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It is doubtful that the model for Falstaff was an actual highwayman, but it is possible he was not as well behaved as would have been expected by his family, perhaps a black sheep.
Falstaff appears in several of Shakespeare's plays, but there is contention whether he is the same in all. Goddard finds a rather schizophrenic portrait of both Falstaff and Henry IV.
A colossus of sack, sensuality, and sweat -- or a wit and humorist so great that he can be compared only with his creator, a figure, to use one of Shakespeare's own great phrases, livelier than life? One might think there were two Falstaffs he truth is that there are two Falstaffs, just as there are two Henrys, the Immortal Falstaff and the Immoral Falstaff, and the dissension about the man comes from a failure to recognize that fact. That the two could inhabit one body would not be believed if Shakespeare had not proved that they could. That may be one reason why he made it so huge."
The first character who comes to mind when I think of Falstaff is Lex Luthor in the Smallville and Superman series. He was a good friend to the youthful Superman, in spite of being somewhat self-centered and a bit of a rogue. He was even sometimes funny, though not the comic relief of Falstaff. One might think that Lex Luthor represents the two sides of Falstaff, the friendly rogue in Smallville and the more serious viallain, that is an outlaw, in Superman. There are really quite a few parallels in modern literature, especially if you include movies as literature. It seems that Shakespeare's idea to provide comic relief has been widely imitated.
Bloom sees Falstaff as the penultimate comic wit, and credits him as one of Shakespeare's greatest creations.
Falstaff is of the company both of the heroic wits, Rosalind and Hamlet, and of the heroic vitalists, the Wife of Bath and the Panurge of Falstaffian Rabelais. He could also ride into the world of Sancho Panza and the Don, because in some sense he is their synthesis, fusing Sancho's ribald realism and the Don's faith in his own imagination and in the order of play. The Don's chivalric madness is shared by Hotspur, and not at all by Falstaff, but Cervantes is perhaps the only author except Chaucer, and Shakespeare himself, who could have imagined Sir John Falstaff. Hazlitt charmingly remarked that the Fat Knight "is perhaps the most substantial comic character that ever was invented," and certainly Falstaff is the patron of all fat men forever.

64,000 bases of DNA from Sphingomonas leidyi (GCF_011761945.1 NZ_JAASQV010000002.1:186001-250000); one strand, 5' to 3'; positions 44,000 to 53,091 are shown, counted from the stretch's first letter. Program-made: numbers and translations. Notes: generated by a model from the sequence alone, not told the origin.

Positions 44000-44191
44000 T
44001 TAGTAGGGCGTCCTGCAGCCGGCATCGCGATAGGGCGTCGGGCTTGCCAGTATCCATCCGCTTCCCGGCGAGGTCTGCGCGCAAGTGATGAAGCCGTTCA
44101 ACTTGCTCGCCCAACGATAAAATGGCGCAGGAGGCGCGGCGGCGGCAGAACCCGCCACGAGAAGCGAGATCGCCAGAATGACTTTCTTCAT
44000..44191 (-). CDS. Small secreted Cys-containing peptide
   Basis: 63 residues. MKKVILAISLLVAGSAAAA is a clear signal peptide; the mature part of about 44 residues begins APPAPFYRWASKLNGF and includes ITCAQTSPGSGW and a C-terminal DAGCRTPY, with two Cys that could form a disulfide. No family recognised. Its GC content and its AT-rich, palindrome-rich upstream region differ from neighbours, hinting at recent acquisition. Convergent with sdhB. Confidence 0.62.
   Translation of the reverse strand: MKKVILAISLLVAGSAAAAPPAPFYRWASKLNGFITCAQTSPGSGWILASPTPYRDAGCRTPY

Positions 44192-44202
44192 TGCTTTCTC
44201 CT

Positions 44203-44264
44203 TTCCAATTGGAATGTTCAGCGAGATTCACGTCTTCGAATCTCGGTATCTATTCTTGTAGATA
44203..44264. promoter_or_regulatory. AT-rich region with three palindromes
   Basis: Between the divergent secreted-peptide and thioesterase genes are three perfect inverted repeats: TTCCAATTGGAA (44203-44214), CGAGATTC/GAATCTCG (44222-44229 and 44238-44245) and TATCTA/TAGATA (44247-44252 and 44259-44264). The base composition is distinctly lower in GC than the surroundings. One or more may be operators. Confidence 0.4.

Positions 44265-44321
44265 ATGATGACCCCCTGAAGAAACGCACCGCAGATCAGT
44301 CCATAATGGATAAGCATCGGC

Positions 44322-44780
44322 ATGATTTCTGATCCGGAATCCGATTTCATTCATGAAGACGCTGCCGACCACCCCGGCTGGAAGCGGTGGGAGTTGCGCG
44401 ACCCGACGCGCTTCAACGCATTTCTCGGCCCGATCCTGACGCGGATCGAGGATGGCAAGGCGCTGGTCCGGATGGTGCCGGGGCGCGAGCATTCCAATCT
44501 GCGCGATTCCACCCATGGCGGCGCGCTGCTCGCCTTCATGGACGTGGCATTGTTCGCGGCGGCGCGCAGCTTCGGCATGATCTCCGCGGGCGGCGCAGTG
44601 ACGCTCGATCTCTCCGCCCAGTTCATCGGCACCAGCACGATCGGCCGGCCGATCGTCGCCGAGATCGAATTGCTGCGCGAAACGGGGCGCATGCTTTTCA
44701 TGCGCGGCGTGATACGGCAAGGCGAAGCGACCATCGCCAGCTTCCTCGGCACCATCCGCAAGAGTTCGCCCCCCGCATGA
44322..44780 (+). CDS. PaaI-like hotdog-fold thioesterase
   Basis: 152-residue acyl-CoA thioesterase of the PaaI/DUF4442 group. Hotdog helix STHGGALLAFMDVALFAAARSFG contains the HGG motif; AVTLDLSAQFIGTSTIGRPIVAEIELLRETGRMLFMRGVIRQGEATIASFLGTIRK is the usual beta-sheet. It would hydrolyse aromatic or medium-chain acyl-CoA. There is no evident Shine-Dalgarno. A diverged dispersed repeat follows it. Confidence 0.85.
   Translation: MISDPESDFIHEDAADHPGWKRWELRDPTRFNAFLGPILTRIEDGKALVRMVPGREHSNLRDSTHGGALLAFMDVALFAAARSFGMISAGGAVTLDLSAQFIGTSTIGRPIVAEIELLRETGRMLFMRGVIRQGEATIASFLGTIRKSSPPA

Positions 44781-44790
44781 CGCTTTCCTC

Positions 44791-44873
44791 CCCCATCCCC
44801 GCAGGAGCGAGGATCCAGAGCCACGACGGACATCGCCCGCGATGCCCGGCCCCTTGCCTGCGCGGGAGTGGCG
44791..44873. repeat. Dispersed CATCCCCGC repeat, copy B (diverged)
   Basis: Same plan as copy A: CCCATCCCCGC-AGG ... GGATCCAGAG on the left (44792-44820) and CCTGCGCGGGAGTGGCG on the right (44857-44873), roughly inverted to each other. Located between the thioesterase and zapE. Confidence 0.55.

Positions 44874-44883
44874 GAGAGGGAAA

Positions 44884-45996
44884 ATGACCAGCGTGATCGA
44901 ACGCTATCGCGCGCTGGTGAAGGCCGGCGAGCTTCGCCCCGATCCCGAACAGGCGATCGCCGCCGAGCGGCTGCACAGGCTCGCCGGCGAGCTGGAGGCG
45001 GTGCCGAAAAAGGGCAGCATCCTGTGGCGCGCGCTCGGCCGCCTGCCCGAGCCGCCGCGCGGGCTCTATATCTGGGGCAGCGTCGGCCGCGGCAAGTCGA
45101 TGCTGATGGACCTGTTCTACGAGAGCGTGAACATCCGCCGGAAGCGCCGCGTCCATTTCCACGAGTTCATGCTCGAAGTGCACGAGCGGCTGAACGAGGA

Bloom 2) have to agree with Bloom, as I found this character to be the most engaging of all those in this play. I do not wonder that Elizabethan audiences loved him, as he seems to bridge the gap between nobility and the common man, between educated and illiterates, yet he remains more true as a person than most of his betters. He is rogue, but an honest rogue.
It was necessary for Falstaff to be in this play, as Shakespeare could not attribute all the wisdom which Henry IV eventually acquires to internal development of character. The main character actually needed a foil and a sounding board. In addition, the role playing provided a means to communicate ideas and plans which needed some form of conversation to be shown in the play. It also gave some justification to the maturity of Harry's judgment of the nobility, many of whom secretly opposed him. In this play, Falstaff was actually the only character with whom Harry spoke candidly and often truthfully.
Bloom, Harold, ed. Falstaff / . New York: Chelsea House, 1992. Questia. 7 Dec. 2006 http://www.questia.com/PM.qst?a=o&d=102555976.
Goddard, Harold C. "Henry IV." Falstaff / . Ed. Harold Bloom. New York: Chelsea House, 1992. 110-124. Questia. 7 Dec. 2006 http://www.questia.com/PM.qst?a=o&d=102556084.
Weis, Rene, ed. Henry IV, Part 2. New York: Oxford University, 1998. Questia. 7 Dec. 2006 http://www.questia.com/PM.qst?a=o&d=58756856.
Wilson, J. Dover. The Fortunes of Falstaff. Cambridge, England: Cambridge University Press, 1944. Questia. 7 Dec. 2006 http://www.questia.com/PM.qst?a=o&d=270539.[continue]
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